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New details also emerged about clashes on Saturday in the Shiite holy city of Karbala, which left five Americans dead. Lt. Col. Scott R. Bleichwehl, an American military spokesman, said the gunmen who stormed the provincial governor’s office during a meeting between American and local officials were wearing what appeared to be American military uniforms in an effort to impersonate United States soldiers.
Karbala’s provincial governor, Akeel al-Khazaali, said at a news conference that the local police at a checkpoint on the city’s edge waved the vehicles through because they believed the convoy held important Americans. At other checkpoints, the police said, the vehicles sped through without stopping. In one case, some of the impersonators fired their weapons, and when they reached the provincial offices, they simply attacked.
The police in Babil said the disguises were imperfect — officers at checkpoints saw that the men were bearded, they said — but sufficient to get the gunmen through a crowded, heavily patrolled city without being searched.
Feb. 19, 2007 issue - Jalal Sharafi was carrying a videogame, a gift for his daughter, when he found himself surrounded. On that chilly Sunday morning, the second secretary at the Iranian Embassy in Baghdad had driven himself to the commercial district of Arasat Hindi to checkout the site for a new Iranian bank. He had ducked into a nearby electronics store with his bodyguards, and as they emerged four armored cars roared up and disgorged at least 20 gunmen wearing bulletproof vests and Iraqi National Guard uniforms. They flashed official IDs, and manhandled Sharafi into one car. Iraqi police gave chase, guns blazing. They shot up one of the other vehicles, capturing four assailants who by late last week had yet to be publicly identified. Sharafi and the others disappeared.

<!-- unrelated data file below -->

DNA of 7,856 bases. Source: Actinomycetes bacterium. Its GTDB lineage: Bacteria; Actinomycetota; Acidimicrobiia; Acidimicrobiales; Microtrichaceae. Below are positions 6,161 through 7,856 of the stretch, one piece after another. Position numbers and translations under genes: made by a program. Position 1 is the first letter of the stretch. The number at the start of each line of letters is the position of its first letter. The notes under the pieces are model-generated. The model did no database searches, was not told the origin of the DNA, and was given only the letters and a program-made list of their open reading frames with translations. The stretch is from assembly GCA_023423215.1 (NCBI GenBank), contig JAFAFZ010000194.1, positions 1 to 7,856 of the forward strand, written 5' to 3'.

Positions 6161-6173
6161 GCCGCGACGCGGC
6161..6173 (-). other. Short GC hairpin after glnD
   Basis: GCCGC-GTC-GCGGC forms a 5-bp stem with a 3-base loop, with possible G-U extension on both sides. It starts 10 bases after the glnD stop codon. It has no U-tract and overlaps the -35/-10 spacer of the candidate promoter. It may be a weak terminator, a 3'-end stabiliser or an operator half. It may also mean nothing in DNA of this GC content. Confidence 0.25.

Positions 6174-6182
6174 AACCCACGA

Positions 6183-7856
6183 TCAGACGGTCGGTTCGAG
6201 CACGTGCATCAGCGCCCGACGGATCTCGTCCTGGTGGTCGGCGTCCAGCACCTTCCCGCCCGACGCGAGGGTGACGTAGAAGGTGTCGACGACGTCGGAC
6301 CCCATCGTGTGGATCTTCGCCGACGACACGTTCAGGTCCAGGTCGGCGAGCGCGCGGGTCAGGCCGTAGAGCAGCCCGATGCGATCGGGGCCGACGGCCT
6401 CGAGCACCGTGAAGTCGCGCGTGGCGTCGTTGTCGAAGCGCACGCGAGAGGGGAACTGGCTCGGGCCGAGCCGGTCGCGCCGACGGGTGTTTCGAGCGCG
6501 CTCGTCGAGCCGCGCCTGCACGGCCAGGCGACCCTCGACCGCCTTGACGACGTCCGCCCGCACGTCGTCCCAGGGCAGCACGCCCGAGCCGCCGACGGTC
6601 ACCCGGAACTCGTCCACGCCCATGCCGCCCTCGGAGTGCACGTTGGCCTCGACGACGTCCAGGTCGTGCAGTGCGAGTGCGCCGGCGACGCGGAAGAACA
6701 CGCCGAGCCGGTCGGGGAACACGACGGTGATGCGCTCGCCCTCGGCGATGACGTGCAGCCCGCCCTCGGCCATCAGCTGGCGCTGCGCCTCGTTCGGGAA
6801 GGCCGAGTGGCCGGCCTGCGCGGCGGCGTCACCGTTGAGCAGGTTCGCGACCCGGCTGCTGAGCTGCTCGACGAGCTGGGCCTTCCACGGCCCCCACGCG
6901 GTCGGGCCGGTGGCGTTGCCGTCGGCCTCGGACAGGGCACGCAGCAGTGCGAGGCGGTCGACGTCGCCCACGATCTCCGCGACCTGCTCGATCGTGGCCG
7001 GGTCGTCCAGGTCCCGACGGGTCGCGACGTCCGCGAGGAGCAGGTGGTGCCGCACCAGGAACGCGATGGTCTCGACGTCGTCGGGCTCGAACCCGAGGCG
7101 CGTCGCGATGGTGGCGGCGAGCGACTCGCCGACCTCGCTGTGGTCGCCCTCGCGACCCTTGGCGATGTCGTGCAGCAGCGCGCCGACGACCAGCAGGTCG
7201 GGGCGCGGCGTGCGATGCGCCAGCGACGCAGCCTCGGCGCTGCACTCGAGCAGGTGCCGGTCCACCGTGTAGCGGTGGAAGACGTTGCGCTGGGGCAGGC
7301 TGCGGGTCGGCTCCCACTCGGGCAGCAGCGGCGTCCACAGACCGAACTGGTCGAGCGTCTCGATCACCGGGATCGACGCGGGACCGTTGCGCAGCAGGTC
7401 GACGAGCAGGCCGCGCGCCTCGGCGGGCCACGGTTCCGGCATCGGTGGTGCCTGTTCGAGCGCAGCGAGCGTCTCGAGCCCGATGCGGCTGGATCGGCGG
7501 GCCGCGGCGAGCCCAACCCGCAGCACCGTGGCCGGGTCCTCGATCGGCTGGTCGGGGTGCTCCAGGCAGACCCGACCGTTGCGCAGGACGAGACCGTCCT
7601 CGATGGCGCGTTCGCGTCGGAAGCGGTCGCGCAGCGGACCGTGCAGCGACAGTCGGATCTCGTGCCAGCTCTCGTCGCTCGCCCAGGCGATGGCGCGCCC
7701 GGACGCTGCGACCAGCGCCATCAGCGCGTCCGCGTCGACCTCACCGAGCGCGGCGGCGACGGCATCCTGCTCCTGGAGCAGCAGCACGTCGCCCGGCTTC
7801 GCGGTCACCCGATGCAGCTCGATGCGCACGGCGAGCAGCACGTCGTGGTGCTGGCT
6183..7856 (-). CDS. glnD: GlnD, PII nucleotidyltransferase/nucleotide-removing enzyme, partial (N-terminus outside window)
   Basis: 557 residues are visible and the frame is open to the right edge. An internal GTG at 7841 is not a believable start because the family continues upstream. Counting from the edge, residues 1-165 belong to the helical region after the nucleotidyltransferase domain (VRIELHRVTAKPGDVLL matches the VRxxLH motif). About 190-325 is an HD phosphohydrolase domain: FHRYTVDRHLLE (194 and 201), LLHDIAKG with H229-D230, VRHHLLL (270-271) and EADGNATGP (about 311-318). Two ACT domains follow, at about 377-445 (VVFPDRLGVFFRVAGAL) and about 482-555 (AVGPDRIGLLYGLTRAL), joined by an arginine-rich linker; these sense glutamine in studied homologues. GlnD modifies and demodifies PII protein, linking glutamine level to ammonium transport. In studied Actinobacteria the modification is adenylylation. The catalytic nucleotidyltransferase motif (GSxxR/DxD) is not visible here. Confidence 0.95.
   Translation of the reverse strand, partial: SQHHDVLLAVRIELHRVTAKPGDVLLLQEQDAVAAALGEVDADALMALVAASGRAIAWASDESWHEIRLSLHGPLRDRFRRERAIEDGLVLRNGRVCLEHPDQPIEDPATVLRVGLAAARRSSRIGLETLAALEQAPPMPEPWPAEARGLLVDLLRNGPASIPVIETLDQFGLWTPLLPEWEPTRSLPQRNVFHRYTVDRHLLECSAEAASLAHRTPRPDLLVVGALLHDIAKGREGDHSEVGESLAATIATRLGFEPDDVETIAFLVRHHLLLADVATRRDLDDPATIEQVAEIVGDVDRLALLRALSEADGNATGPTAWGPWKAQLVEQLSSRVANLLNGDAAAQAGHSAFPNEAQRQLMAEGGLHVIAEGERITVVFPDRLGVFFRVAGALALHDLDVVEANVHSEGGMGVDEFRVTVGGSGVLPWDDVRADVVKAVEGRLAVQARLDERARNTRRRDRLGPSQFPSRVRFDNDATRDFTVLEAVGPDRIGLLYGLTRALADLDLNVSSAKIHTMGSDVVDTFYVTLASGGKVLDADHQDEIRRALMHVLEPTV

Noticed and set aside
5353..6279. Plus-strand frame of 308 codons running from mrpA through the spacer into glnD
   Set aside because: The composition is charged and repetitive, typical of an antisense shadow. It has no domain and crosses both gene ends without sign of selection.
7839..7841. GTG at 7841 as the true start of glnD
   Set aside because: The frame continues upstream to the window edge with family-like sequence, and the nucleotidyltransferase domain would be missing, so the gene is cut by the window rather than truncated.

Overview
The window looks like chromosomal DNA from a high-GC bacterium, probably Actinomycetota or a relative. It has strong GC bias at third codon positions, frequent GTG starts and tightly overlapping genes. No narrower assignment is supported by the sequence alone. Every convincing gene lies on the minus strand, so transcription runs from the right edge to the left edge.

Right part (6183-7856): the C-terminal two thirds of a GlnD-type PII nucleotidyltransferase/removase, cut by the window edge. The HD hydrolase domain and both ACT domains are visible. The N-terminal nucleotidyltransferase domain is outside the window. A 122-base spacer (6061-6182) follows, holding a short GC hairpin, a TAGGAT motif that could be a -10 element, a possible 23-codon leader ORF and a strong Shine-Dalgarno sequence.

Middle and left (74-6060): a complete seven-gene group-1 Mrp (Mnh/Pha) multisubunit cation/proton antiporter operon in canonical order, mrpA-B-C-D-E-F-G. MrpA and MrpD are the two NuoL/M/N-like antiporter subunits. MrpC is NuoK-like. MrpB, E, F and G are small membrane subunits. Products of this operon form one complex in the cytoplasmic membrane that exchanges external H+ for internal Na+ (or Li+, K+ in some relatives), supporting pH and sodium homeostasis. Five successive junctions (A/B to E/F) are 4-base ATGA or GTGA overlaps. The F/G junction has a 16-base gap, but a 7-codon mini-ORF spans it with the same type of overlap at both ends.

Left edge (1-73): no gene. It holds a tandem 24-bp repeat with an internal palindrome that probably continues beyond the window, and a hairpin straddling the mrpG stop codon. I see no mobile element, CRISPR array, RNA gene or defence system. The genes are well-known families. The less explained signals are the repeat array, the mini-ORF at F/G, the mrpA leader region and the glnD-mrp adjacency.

At the embassy, the diplomat's colleagues were furious. "This was a group directly under American supervision," said one distraught Iranian official, who was not authorized to speak on the record. Abdul Karim Inizi, a former Iraqi Security minister close to the Iranians, pointed the finger at an Iraqi black-ops unit based out at the Baghdad airport, who answer to American Special Forces officers. "It's plausible," says a senior Coalition adviser who is also not authorized to speak on the record. The unit does exist—and does specialize in snatch operations.